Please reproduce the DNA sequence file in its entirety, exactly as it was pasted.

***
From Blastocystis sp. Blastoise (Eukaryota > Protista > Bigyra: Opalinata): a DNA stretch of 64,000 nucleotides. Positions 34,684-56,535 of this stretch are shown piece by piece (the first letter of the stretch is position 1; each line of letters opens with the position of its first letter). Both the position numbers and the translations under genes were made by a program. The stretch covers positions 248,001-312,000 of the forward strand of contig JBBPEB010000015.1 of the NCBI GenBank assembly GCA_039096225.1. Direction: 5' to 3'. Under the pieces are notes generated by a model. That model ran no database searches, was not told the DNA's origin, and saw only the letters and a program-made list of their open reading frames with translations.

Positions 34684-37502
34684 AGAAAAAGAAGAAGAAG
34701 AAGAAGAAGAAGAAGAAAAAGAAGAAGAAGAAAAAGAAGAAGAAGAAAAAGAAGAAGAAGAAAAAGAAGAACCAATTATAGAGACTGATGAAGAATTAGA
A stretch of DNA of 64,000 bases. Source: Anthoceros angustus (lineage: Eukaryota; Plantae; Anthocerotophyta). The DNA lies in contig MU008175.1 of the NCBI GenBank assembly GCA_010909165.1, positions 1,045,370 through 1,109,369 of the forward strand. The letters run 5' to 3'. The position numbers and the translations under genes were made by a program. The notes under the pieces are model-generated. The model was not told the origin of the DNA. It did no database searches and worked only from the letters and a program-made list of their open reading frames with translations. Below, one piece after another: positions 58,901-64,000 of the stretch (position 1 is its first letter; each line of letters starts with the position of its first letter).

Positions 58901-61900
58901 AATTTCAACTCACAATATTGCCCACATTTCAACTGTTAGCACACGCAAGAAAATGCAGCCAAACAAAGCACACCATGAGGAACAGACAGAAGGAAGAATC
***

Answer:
From Blastocystis sp. Blastoise (Eukaryota > Protista > Bigyra: Opalinata): a DNA stretch of 64,000 nucleotides. Positions 34,684-56,535 of this stretch are shown piece by piece (the first letter of the stretch is position 1; each line of letters opens with the position of its first letter). Both the position numbers and the translations under genes were made by a program. The stretch covers positions 248,001-312,000 of the forward strand of contig JBBPEB010000015.1 of the NCBI GenBank assembly GCA_039096225.1. Direction: 5' to 3'. Under the pieces are notes generated by a model. That model ran no database searches, was not told the DNA's origin, and saw only the letters and a program-made list of their open reading frames with translations.

Positions 34684-37502
34684 AGAAAAAGAAGAAGAAG
34701 AAGAAGAAGAAGAAGAAAAAGAAGAAGAAGAAAAAGAAGAAGAAGAAAAAGAAGAAGAAGAAAAAGAAGAACCAATTATAGAGACTGATGAAGAATTAGA
A stretch of DNA of 64,000 bases. Source: Anthoceros angustus (lineage: Eukaryota; Plantae; Anthocerotophyta). The DNA lies in contig MU008175.1 of the NCBI GenBank assembly GCA_010909165.1, positions 1,045,370 through 1,109,369 of the forward strand. The letters run 5' to 3'. The position numbers and the translations under genes were made by a program. The notes under the pieces are model-generated. The model was not told the origin of the DNA. It did no database searches and worked only from the letters and a program-made list of their open reading frames with translations. Below, one piece after another: positions 58,901-64,000 of the stretch (position 1 is its first letter; each line of letters starts with the position of its first letter).

Positions 58901-61900
58901 AATTTCAACTCACAATATTGCCCACATTTCAACTGTTAGCACACGCAAGAAAATGCAGCCAAACAAAGCACACCATGAGGAACAGACAGAAGGAAGAATC